The truth is, I’m one of the healthiest eaters I know – it isn’t only about my wanting to achieve specific results (though that’s part of it), but also because my body is very finicky about what it needs and wants. For example, if I eat processed foods I actually feel ill – lethargic, puffy, stomach ache, the whole bit. Complex carbohydrates are fine but simple ones have the same negative effects. And then there’s those times where I wait too long (in excess of two or three hours) to eat – I get puffy, abdominal pain, headaches… It’s awful! I always do my best to manage it, and believe it’s my body expecting / needing food, but not having any.

Therefore…traveling for me can sometimes be anxiety-inducing because I’m concerned I’ll not feel as good as I do when I’m able to follow my at-home regime. I knew, however, that Japanese people eat very fresh foods and very well. I packed a plethora of snacks just in case (and remarkably didn’t need them all) but I knew I’d be able to find some healthy options (yes, even in spite of lots of noodles and tempura!)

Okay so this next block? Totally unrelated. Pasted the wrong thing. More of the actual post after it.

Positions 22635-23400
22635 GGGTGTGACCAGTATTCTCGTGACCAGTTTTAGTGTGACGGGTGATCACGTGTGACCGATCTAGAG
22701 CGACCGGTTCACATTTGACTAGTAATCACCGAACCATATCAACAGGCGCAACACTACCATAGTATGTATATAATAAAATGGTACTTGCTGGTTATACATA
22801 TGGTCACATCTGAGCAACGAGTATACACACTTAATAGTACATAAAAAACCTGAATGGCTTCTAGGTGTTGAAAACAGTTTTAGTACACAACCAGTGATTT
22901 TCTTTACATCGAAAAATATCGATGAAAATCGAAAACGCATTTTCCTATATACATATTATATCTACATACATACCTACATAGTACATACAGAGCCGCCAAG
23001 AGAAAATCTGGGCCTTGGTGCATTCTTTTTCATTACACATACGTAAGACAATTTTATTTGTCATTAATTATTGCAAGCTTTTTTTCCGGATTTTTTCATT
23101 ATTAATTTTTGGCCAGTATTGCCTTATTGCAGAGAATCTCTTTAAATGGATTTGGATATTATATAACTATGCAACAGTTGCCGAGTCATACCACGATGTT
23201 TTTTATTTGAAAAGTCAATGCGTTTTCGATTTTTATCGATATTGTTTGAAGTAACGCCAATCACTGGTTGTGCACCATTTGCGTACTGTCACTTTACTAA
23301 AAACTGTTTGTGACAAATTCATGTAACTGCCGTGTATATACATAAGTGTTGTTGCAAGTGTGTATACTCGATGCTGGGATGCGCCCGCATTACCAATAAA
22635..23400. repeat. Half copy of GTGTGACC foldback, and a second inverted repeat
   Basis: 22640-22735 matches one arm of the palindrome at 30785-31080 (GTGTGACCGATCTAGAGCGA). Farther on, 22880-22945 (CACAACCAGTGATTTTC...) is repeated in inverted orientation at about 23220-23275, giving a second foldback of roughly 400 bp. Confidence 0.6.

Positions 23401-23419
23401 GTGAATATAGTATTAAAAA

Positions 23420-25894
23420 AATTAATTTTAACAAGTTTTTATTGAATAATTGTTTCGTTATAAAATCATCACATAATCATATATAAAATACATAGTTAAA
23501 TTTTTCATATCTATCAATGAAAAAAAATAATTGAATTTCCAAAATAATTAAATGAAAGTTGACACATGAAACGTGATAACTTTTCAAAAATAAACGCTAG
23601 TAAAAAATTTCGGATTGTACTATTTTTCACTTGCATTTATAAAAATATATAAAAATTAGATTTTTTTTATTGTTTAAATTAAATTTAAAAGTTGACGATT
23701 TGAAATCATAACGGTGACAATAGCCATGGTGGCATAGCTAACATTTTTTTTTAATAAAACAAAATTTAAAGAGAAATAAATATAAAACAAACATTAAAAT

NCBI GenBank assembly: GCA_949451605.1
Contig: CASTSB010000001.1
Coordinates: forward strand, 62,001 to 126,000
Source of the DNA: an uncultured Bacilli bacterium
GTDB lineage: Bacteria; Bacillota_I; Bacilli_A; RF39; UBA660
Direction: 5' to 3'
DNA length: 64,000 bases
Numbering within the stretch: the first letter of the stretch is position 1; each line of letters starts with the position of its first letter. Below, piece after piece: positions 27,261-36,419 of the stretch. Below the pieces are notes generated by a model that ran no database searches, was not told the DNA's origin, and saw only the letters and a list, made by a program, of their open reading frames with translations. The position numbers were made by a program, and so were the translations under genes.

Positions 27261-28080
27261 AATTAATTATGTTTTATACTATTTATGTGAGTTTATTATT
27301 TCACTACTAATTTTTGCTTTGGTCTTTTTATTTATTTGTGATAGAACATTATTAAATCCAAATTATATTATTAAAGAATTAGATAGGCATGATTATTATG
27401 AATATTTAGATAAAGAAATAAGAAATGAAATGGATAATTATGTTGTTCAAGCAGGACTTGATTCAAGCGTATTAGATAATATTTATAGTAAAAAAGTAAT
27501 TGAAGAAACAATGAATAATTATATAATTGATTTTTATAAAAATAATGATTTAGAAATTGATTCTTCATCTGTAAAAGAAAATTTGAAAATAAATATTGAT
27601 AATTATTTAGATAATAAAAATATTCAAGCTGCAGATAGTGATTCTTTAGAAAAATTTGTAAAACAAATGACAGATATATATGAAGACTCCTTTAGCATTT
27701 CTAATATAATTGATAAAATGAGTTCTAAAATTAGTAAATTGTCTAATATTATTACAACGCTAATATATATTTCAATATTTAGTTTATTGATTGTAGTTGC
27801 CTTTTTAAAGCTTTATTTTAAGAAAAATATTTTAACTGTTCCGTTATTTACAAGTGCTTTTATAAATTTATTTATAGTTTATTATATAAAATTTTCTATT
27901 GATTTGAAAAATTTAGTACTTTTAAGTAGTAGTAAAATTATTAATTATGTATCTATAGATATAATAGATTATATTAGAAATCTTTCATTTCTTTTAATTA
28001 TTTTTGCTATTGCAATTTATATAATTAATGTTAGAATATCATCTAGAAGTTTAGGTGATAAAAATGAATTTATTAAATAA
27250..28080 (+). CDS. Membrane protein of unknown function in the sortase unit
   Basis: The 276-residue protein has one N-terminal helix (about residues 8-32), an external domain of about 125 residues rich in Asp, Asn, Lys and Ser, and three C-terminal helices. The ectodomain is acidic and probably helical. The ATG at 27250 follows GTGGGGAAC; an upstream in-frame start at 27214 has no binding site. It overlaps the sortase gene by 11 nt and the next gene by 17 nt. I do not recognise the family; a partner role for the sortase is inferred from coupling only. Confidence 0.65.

If I eat “so well,” then why did I want a reset? I historically can eat massive portions…and there are several reasons that’s not the greatest idea. Giant portions, notorious (even – ugh! – celebrated in the US) can mean the following:

  • Missing Satiety Signals – Eating beyond the point of fullness causes us to lose touch with the neural reflex we are hard-wired to have (in other words, our “satiety signals”)
  • Excess Calories – As a result of missing our cue, we continue to eat which equates to a lot of extra calories our bodies don’t need
  • Reinforcing Bad Habits – We also, therefore, reinforce the habit of overeating
  • A Bigger Stomach – And overeating over an extended period (not just holidays, but longer-term habitually eating of too-large portions) actually can extend the stomach. BAD NEWS

Going to Japan was a welcome change – I knew that my schedule wouldn’t permit me to necessarily eat as frequently, or eat as large meals as I am accustomed to. I was THRILLED that would be the case because I felt like I need a kick in the butt to get me going.

After coming home…I feel like I’m in better shape. On top of that? My stomach didn’t hurt ONCE! I felt better in Japan that I do at home…and I feel better at home than anywhere else. For me, that’s miraculous. 

So what if you AREN’T taking a trip but you want to lose weight, or to reset your own less-than-healthy habits, you ask? Here are a few tips that can help you on the path, without you ending up starving…